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Mario De Caro & David Macarthur (eds.) (2004). Naturalism in Question.

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  1.  2
    Life and Mind in Hegel’s Logic and Subjective Spirit.Karen Ng - 2018 - Hegel Bulletin 39 (1):23-44.
    This paper aims to understand Hegel’s claim in the introduction to his Philosophy of Mind that mind is an actualization of the Idea and argues that this claim provides us with a novel and defensible way of understanding Hegel’s naturalism. I suggest that Hegel’s approach to naturalism should be understood as ‘formal’, and argue that Hegel’s Logic, particularly the section on the ‘Idea’, provides us with a method for this approach. In the first part of the paper, I present an (...)
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  2.  51
    Phenomenology and Naturalism: A Hybrid and Heretical Proposal.Jack Reynolds - 2016 - International Journal of Philosophical Studies 24 (3):393-412.
    In this paper I aim to develop a largely non-empirical case for the compatibility of phenomenology and naturalism. To do so, I will criticise what I take to be the standard construal of the relationship between transcendental phenomenology and naturalism, and defend a ‘minimal’ version of phenomenology that is compatible with liberal naturalism in the ontological register and with weak forms of methodological naturalism, the latter of which is understood as advocating ‘results continuity’, over the long haul, with the relevant (...)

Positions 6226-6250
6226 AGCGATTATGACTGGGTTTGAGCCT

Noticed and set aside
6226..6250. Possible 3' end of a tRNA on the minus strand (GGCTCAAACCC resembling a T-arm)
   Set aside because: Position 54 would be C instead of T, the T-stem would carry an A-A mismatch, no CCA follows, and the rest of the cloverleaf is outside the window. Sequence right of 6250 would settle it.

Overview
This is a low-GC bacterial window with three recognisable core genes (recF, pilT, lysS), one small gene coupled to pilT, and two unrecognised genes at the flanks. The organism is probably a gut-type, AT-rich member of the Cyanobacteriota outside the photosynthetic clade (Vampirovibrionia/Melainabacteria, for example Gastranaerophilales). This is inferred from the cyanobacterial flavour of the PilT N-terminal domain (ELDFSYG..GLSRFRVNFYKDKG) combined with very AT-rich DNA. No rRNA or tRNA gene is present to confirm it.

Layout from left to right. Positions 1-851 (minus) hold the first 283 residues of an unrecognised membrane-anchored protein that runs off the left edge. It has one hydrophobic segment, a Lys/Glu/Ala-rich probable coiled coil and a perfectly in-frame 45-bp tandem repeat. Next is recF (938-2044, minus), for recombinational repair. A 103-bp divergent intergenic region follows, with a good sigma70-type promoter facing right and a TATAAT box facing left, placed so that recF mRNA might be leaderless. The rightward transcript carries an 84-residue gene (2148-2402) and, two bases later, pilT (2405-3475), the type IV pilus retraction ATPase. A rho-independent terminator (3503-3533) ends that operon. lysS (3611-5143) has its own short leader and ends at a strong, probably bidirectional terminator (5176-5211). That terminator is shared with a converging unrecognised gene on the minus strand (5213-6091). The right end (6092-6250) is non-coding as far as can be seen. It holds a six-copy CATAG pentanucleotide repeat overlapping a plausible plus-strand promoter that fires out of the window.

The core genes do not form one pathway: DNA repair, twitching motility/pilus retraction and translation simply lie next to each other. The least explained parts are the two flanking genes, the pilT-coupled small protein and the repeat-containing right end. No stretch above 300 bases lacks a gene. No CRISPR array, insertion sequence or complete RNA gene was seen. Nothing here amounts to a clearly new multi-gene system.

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  3.  27
    Was Spinoza a Naturalist?Alexander Douglas - 2015 - Pacific Philosophical Quarterly 96 (1):77-99.
    In this article I dispute the claim, made by several contemporary scholars, that Spinoza was a naturalist. ‘Naturalism’ here refers to two distinct but related positions in contemporary philosophy. The first, ontological naturalism, is the view that everything that exists possesses a certain character permitting it to be defined as natural and prohibiting it from being defined as supernatural. I argue that the only definition of ontological naturalism that could be legitimately applied to Spinoza's philosophy is so unrestrictive as to (...)
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  4.  36
    Liberal Naturalism and Second-Personal Space: A Neo-Pragmatist Response to “The Natural Origins of Content”.David Macarthur - 2015 - Philosophia 43 (3):565-578.
    Reviewing the state of play in the attempt to naturalise content a quarter of a century after John Haugeland’s survey paper “The Intentionality All-Stars”, Dan Hutto and Glenda Satne propose a new naturalistic account of content that supposedly synthesizes what is best in the three failed programs of neo-Cartesianism, neo-Behaviourism and neo-Pragmatism. They propose to appeal to a Relaxed Naturalism, a non-reductive genealogical form of explanation and a primitive notion of contentless ur-intentionality. In this paper I argue that the authors’ (...)